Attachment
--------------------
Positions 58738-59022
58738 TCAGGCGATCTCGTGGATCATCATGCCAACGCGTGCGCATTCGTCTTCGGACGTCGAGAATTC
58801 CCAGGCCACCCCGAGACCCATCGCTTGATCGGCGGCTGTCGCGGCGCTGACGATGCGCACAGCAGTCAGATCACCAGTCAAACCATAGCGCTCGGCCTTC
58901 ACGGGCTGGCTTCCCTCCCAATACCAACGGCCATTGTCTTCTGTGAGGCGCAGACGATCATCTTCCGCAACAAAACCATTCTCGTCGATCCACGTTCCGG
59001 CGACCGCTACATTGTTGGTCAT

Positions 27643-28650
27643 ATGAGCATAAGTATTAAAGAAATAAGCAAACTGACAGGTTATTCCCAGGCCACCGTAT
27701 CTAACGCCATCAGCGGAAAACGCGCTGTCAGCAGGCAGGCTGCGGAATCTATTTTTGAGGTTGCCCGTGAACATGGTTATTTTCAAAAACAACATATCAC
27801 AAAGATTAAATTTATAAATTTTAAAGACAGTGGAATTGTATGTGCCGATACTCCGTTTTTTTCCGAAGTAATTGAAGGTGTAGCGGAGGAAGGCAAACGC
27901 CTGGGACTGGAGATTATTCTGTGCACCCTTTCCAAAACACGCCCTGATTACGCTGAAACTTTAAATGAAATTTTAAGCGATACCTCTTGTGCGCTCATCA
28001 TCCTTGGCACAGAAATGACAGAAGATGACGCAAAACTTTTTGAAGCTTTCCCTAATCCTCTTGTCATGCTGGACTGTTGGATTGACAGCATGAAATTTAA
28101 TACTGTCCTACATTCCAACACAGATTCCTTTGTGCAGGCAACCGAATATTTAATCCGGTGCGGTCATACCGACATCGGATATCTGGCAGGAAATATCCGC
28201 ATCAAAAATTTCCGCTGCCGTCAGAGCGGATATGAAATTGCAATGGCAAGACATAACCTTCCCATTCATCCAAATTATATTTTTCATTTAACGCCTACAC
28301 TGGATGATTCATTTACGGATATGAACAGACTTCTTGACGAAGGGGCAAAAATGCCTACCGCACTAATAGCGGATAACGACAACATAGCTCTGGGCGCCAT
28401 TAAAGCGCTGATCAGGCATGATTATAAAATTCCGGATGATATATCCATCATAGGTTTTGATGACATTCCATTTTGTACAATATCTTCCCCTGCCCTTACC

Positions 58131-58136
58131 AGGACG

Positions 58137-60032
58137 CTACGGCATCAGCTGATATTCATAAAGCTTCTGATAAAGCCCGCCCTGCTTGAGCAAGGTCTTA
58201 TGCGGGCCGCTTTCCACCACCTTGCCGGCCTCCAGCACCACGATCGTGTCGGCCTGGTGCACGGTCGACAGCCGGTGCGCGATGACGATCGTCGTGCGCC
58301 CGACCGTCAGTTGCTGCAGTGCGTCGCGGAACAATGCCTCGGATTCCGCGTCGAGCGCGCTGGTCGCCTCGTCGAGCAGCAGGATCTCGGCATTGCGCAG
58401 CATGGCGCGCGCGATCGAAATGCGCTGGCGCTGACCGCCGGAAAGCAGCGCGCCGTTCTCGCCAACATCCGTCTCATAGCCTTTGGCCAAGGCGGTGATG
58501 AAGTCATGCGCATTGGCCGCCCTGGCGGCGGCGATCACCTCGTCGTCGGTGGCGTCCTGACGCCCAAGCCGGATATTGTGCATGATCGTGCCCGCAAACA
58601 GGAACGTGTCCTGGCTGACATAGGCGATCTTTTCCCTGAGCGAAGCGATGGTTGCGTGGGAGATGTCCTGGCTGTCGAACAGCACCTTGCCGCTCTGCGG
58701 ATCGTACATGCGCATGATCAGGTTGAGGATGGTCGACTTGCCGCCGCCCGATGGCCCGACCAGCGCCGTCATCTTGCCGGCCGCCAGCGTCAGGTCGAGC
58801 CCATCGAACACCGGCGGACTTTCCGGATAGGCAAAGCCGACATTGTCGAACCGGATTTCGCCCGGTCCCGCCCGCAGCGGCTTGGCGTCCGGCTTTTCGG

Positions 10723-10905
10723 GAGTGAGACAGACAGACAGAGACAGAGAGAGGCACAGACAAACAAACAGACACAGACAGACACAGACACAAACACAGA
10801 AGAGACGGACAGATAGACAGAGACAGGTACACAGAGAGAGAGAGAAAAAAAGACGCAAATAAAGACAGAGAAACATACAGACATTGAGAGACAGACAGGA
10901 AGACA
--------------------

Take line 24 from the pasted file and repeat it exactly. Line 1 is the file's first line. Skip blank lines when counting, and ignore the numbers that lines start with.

58601 GGAACGTGTCCTGGCTGACATAGGCGATCTTTTCCCTGAGCGAAGCGATGGTTGCGTGGGAGATGTCCTGGCTGTCGAACAGCACCTTGCCGCTCTGCGG